16 June, 2022
Influencer Marketing made authentic
SCCG Management Founder Stephen Crystal writes for Trafficology on the role of micro-influencers in affiliate marketing
In 2021, global retail ecommerce reached nearly $5trn. This growth wasn’t a spiky overnight success story triggered by significant shifts in demographics, such as the transfer of boomer wealth to younger generations. Even the Covid-19 lockdowns didn’t meaningfully affect the stable upward trend. The growth of retail ecommerce is a resilient, systemic trend projected to increase to $7.4trn by 2025 – a further 50% growth on 2021.
The growing value of the ecommerce marketplace will continue to drive extreme competition among affiliate marketers, upon whom it continues to rely – another resilient factor complicating the work of affiliates and networks.
Most affiliate marketing will continue to rely on SEO optimisation, looking to jump the ranks of Google’s AI algorithms for attention. We continue to advocate for additional use of messy, asymmetrical marketing tactics that better serve intent personas focused on specific goals.
The argument against this kind of effort is straightforward and compelling. Building backlinked content sites loaded with high-relevance keywords and all the structural metadata needed for today’s Google crawlers to easily recognise them is the industry’s core competence. They’ve been doing it for years, if not decades. It’s their comfort zone.
The problem is that this is a low barrier for competition and the key reason why Google continues to refine its ranking algorithms as an ongoing process. The algorithms view you as a threat, seeding the internet with synthetic traps and false signals, which drive content seekers away from objectively relevant content.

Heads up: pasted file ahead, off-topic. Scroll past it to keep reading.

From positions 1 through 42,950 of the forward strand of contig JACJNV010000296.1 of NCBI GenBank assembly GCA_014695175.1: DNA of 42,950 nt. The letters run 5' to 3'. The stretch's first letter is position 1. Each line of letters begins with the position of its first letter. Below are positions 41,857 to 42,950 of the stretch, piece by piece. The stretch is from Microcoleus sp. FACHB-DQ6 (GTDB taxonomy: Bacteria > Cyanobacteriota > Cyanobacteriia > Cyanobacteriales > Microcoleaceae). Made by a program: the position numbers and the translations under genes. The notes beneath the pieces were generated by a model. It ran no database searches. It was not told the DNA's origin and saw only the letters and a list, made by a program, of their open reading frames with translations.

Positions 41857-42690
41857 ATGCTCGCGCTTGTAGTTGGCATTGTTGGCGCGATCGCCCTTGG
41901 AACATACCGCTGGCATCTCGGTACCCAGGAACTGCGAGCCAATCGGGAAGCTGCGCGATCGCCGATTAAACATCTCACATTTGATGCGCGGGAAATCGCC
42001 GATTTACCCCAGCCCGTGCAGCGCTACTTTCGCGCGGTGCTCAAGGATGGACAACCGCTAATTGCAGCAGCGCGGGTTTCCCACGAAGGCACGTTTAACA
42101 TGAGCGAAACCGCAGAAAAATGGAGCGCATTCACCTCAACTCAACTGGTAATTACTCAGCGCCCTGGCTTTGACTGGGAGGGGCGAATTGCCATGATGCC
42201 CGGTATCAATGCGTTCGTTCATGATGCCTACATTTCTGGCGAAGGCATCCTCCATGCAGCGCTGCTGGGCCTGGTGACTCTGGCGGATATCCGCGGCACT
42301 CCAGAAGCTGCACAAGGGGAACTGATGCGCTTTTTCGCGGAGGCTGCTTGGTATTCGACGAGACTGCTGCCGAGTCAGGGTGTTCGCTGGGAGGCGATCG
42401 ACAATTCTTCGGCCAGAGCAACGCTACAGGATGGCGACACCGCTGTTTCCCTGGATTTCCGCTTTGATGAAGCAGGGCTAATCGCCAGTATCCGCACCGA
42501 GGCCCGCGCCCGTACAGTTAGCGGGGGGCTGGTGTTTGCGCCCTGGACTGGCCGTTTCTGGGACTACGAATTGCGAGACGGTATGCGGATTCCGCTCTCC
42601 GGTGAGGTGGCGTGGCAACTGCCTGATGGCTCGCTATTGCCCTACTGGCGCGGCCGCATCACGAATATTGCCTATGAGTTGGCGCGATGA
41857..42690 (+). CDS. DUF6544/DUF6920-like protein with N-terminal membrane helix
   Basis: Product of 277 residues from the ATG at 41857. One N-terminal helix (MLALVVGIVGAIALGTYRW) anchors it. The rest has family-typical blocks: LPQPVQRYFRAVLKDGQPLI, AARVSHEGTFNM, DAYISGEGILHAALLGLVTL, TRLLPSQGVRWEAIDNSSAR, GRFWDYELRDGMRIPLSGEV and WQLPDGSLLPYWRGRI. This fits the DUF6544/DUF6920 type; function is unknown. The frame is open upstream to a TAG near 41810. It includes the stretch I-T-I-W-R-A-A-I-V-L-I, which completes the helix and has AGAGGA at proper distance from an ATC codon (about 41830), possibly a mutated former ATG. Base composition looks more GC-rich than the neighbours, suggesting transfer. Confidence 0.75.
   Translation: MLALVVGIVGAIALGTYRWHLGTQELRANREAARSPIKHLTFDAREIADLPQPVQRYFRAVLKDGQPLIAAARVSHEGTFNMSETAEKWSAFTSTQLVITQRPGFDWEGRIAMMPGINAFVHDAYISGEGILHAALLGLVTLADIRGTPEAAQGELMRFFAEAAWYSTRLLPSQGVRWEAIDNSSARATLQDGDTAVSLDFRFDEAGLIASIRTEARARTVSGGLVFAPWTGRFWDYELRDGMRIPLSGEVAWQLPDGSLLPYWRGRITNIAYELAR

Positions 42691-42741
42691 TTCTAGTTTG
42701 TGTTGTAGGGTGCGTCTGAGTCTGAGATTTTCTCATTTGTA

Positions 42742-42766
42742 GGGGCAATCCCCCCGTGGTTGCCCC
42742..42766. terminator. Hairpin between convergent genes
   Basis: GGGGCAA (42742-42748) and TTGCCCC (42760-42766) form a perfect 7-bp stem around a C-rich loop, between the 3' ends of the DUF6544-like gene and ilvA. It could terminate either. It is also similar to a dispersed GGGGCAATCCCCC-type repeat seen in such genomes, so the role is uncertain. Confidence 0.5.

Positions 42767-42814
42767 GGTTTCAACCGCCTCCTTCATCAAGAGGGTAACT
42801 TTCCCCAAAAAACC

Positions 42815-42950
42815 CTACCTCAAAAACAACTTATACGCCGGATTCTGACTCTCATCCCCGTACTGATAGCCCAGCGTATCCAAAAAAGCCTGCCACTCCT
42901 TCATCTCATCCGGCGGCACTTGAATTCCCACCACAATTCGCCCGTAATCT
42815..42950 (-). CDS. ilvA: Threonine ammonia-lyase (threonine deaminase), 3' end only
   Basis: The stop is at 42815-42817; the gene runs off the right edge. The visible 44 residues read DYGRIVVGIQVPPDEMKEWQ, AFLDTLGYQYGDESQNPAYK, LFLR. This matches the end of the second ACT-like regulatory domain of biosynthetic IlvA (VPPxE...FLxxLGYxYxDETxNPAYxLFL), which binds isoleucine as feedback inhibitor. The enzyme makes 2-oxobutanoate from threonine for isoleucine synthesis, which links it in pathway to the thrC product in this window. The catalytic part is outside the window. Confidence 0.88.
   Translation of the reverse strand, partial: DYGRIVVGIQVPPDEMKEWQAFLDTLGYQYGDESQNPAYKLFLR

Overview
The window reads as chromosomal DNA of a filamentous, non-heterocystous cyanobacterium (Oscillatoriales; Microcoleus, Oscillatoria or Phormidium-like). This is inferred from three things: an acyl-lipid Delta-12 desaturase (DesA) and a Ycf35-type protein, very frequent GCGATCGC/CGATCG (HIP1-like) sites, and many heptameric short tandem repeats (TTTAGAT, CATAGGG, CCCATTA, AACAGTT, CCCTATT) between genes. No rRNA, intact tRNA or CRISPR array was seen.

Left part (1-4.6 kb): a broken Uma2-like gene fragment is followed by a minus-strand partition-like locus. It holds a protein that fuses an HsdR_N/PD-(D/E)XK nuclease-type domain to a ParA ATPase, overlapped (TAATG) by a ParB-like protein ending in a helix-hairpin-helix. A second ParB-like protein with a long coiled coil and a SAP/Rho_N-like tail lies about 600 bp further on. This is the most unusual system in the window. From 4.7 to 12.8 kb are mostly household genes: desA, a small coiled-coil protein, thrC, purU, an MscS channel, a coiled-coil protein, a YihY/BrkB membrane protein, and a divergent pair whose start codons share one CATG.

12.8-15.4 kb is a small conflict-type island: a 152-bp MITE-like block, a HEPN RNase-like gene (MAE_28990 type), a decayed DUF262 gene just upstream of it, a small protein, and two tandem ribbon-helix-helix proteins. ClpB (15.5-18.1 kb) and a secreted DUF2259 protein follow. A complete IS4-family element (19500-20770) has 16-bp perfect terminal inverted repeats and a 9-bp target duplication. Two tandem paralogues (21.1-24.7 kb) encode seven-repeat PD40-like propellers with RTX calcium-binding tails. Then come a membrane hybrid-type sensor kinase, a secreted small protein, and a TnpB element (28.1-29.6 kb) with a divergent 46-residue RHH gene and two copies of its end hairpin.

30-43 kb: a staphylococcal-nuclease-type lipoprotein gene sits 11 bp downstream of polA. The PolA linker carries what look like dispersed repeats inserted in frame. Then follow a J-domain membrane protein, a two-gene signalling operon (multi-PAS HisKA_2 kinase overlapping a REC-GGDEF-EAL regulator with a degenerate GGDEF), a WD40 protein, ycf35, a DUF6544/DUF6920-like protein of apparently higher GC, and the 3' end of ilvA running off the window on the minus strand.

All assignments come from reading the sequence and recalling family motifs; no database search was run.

As Google moves away from mapping keyword relevance to focus on concepts, and as we as marketers focus on what searchers want to do, rather than who they are, we have an opportunity to focus on service rather than redirection.
In service of this mission, we propose adding a robust roster of micro-influencers as part of a powerful, holistic set of tools for affiliate marketing. Micro-influencers, with around 100,000 followers, have high value as they tick three significant boxes for driving traffic.
Authenticity: Micro-influencers are more frequently perceived as authentic, which is highly important to Millenials and Gen Z consumers.
Engagement: Influencers with smaller audiences tend to be more tightly engaged with their audiences at a personal level -- speaking with them, not to them.
Economics: Niche players are often engaged under terms that provide better economics for the process than macro-influencers; who may have the traffic, but lower conversion rates, pound for pound, than our preferred micro-influencers.
You are adding micro-influencers to your affiliate marketing infrastructure positions. This track of work, to connect intent personas who want to do something (or learn about doing something) with authentic, subject matter experts, can help to satisfy their needs.
Micro-influencers help low-information customers, serving as trusted guides who help them through a new purchase experience. These purchasers benefit from the expertise of a trusted third-party expert by de-risking a complicated transaction, proactively providing guidance that could create a transaction defect in the purchase process. They can also offer the simple confidence that they’re making the right choices and give them permission to move forward and choose your product or service.